by Girl Banker Options are financial products that derive their value from a change in the value of another underlying product. Options can be bought on many underlying products including but not limited to:
An option is a type of derivative. A derivative derives its value from a change in the value of another underlying product. All options give the buyer the right but not the obligation to do a given thing at a given time.
Essentially, options can be viewed as insurance contracts. You get paid if a certain undesirable event happens. The price or cost of an option is called the premium. Extracted from To Become an Investment Banker
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by Girl Banker Listen to the iTunes podcast instead. The very word "derivative" makes some people start running for the hills. It sounds scary, complicated, brain numbing. However, if you take the time to read a little about them, the majority of derivatives are easy to understand, particularly derivatives that are designed to hedge specific financial risks. Speculative derivatives can get a lot more complicated. A derivative is a financial product whose value depends on the change in the value of some other underlying product. Derivatives are primarily used for:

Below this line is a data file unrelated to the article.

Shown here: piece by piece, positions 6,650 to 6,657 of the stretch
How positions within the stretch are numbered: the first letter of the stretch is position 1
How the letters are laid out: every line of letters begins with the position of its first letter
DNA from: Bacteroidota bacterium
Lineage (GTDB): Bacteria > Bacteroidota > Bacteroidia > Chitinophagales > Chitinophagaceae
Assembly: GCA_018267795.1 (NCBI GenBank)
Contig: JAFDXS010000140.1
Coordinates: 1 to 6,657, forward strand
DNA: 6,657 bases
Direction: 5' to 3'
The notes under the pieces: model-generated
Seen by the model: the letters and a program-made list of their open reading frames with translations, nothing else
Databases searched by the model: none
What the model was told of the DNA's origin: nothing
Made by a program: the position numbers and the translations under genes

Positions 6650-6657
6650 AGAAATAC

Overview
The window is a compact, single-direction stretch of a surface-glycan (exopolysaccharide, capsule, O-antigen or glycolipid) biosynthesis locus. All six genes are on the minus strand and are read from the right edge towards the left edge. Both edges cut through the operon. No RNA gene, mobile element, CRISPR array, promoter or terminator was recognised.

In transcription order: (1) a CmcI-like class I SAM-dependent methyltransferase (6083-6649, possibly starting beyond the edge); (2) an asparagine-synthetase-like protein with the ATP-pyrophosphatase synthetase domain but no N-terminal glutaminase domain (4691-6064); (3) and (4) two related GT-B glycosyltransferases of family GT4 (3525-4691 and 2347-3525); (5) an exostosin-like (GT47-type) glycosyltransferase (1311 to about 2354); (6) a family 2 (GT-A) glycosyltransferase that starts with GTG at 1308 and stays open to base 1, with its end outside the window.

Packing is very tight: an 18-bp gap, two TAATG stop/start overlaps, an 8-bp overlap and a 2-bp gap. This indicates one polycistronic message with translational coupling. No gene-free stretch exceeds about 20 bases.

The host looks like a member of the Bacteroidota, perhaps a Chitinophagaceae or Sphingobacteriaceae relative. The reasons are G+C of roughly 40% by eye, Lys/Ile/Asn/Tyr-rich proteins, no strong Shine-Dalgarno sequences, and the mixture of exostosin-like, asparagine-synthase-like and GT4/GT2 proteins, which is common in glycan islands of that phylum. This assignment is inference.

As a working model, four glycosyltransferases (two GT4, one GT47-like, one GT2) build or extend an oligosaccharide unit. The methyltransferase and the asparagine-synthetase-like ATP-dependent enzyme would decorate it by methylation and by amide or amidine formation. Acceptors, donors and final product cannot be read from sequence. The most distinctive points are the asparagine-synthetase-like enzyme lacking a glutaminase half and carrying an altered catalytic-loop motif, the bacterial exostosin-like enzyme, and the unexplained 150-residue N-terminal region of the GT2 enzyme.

In the equity capital markets, the simplest derivative is an equity call option and in the debt capital markets the simplest derivative is an interest rate swap. So read: What is LIBOR? (it's an important variable in derivatives pricing) What is an interest rate swap (or IRS)? What is a call option or an equity call option? by Girl Banker Listen to the iTunes podcast instead. An equity call option gives the buyer the right to buy a given number of shares in a given company at a given price on a given date (Europeanstyle option) or at any point with a given period of time (Americanstyle option). Only the option buyer can exercise the option. To buy a call option is called going long a call and selling a call option is going short a call. Example Whilst Apple shares are trading at about $80 a share in late 2006 you decide to buy a call option that gives you the right to buy 1,000 shares in Apple Inc. at $200 anytime between 1 Jan 2010 and 31 Dec 2010. Buying outofthemoney call options is much cheaper than actually paying the money to buy the shares outright. The call options are referred to as being outofthemoney because the strike price, $200, is higher than the current share price of $80. If you buy this contract, you would be expressing the view that you believe in the company so much that you expect the share price to more than double over a four year period. This view would be the basis for buying the right to buy the shares at $200 in four years time, though the current value is only $80. If at any point in 2010 Apple shares exceeded the option strike price of $200, you could exercise your right to buy the shares at $200 and immediately sell them to lock in a profit. Let’s say each option cost you $1, this means you would pay a premium of $1,000 for this option contract. In Dec 2010, the Apple share price went over $320.